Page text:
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DIPLOMACY

French Embassy under attack in former colony

Angry demonstrators hurled projectiles and tore down the French flag at France's embassy in the Central African Republic capital Bangui on Wednesday, protesting at a lack of help to deter rebels who have occupied a large swathe of the country.

Former colonial power France "has the tendency to abandon us," a protester said as the group arrived from an earlier sit-in outside the US embassy. "We no longer need France, France may as well take its embassy and leave."

Protesters close to embattled President Francois Bozize had begun their US embassy protest chanting calls for peace just as rebels approaching Bangui called on forces loyal to Bozize to lay down their arms.

But the peaceful protest moved to the French embassy where the mood turned violent and demonstrators broke windows and pulled down the French flag.

"This situation is completely unacceptable," said French ambassador Serge Mucetti.

"I ask the government of the Central African Republic to respect the appropriate agreements on this matter. Those who acted in such a manner are enemies of the Central African Republic," he said.

A student demonstrator at the scene accused France of "not respecting defence agreements" linking the two countries.

The offices of Air France were also attacked, an AFP reporter witnessed.

Since the end of colonisation in the 1960s, French troops stationed in western Africa have often come to the help of former colonies whose regimes were on the verge of being toppled.

The Seleka rebel coalition now controls large swathes of the north and the east of the country.

Neighbouring Chad has sent troops into the country after a request from Bozize to try and stem the rebel advance.

Seleka is made up of rebels who say the government has not honoured peace accords signed between 2007 and 2011, which offered financial support and other help for insurgents who laid down their arms.

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DIPLOMACY

France: We must work with Italy to solve diplomatic spat

The French Interior Minister said France and Italy "had to" work together on security issues, two months after a diplomatic spat led to Paris briefly recalling its ambassador.

France: We must work with Italy to solve diplomatic spat
Photo: AFP

Relations between the two countries fractured in February following repeated clashes with Italy's populist coalition government.

Paris was incensed when Italian Deputy Prime Minister Luigi Di Maio made a surprise visit to France on February 5th to meet a group of radical “yellow vest” protesters who have led demonstrations against France's centrist President Emmanuel Macron.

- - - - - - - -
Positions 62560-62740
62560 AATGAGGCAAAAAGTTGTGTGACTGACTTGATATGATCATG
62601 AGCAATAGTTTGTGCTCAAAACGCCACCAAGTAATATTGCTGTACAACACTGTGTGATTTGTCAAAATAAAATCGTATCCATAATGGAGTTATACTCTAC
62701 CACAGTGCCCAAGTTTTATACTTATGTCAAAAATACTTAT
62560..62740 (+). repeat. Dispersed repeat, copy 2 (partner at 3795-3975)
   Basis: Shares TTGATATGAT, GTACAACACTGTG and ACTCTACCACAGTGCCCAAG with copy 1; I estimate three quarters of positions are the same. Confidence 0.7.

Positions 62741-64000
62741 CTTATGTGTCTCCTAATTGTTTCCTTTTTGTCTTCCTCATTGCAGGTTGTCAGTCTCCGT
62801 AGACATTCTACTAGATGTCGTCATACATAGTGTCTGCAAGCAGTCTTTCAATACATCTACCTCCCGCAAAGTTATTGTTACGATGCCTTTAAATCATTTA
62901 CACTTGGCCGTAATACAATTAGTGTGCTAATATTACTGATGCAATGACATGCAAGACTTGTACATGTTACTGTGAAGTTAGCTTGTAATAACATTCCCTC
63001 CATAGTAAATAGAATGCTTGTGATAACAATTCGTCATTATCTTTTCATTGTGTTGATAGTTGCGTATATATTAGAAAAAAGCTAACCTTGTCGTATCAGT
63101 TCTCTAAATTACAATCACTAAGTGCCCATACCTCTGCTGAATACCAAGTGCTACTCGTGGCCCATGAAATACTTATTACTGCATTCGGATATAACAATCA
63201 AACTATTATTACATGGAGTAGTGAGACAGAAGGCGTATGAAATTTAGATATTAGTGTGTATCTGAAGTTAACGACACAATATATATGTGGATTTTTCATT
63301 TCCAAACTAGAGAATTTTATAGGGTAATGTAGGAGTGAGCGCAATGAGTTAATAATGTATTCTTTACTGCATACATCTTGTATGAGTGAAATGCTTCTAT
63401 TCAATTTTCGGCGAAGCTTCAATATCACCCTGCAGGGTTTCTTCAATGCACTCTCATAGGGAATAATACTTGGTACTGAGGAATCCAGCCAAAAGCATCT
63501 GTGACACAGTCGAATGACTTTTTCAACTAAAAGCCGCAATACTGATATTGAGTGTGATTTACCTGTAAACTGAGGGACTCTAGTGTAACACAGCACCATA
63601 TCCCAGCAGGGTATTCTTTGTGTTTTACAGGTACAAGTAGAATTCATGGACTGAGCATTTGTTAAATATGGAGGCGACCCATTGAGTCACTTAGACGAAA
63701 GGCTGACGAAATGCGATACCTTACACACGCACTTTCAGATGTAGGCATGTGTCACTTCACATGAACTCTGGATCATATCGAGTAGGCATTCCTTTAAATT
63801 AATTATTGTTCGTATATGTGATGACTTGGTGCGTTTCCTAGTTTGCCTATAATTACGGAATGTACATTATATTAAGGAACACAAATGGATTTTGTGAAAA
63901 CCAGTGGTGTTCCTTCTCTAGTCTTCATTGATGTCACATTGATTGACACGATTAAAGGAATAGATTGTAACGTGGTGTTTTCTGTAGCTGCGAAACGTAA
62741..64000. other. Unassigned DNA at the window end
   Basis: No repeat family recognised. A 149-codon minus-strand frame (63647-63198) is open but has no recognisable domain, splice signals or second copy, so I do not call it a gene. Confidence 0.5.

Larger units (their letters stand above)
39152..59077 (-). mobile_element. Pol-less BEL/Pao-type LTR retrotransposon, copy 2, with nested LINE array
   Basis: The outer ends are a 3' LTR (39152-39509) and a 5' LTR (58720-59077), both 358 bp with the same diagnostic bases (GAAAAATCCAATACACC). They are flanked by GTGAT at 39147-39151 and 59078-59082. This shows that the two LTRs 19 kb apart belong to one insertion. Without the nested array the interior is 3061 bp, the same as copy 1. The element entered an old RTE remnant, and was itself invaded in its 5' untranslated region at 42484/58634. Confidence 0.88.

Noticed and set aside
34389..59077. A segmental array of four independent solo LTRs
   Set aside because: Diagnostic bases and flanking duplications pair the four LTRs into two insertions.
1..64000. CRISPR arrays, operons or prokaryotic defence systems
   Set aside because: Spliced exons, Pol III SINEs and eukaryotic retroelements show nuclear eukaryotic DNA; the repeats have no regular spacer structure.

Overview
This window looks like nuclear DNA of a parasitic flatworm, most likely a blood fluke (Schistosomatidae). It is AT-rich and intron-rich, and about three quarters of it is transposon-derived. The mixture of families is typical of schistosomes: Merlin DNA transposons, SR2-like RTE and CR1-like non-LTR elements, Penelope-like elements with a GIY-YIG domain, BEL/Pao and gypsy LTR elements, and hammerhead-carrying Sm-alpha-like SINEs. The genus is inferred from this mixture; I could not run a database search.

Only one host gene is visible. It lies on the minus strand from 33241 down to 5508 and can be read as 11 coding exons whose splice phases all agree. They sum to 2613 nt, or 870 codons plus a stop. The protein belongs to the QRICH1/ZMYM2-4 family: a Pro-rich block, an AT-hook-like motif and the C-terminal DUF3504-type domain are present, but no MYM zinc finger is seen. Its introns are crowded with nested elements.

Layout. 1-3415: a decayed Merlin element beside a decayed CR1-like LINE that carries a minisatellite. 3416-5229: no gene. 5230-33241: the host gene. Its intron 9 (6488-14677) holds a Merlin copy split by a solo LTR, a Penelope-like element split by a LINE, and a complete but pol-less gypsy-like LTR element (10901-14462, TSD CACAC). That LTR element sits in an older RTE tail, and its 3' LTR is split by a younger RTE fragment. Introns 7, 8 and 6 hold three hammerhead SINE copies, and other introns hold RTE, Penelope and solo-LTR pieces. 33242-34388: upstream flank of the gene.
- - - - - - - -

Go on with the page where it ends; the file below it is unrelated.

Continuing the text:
READ ALSO What's behind Italy's spat with France?


Christophe Castaner arriving for the meeting i Paris on Thursday. Photo: AFP

France's Interior Minister Christophe Castaner and his Italian counterpart Matteo Salvini met at a meeting of G7 interior ministers in Paris on Thursday.

“I think I can say that the issues of combating illegal immigration or terrorism should not divide us…. We cannot deal with these issues on our own,” Castaner said after a meeting with Salvini.

“When we talk about real life, concrete things, there is no room for arguments, we have to agree,” Salivini added, at a separate news conference.

The Italian minister said he was no longer interested in the “past” and highlighted areas of agreement between the two countries, particularly on the management of the Franco-Italian border.

Salvini said France and Italy had a “common position… on defending external borders” and that France – as Italy had already done – was ready to provide “boats, men and equipment to the Libyan coastguard”.

Castaner, however, was more vague, simply saying G7 ministers had agreed “to strengthen our support for Libya and Morocco through the presence of coastguards”.

French Foreign Minister Jean-Yves Le Drian said in February that a “line was crossed” with Di Maio's visit, which was organised without French authorities being informed.

Analysts and diplomats said relations were affected by the fundamentally different outlooks of Macron, a pro-European centrist, and the eurosceptic government in Rome.

There are also deep-running economic tensions, competition for influence in Libya, and a sense in Italy that France has done little to help its neighbour cope with the arrival of hundreds of thousands of migrants in recent years.

The last time Paris recalled its ambassador to Rome was during the World War II when Italy under leader Benito Mussolini invaded France in 1940.

Foreign ministers from the G7 – the United States, Italy, France, Canada, Germany, Britain and Japan – are to meet on Friday and Saturday in the northern French resort of Dinard.

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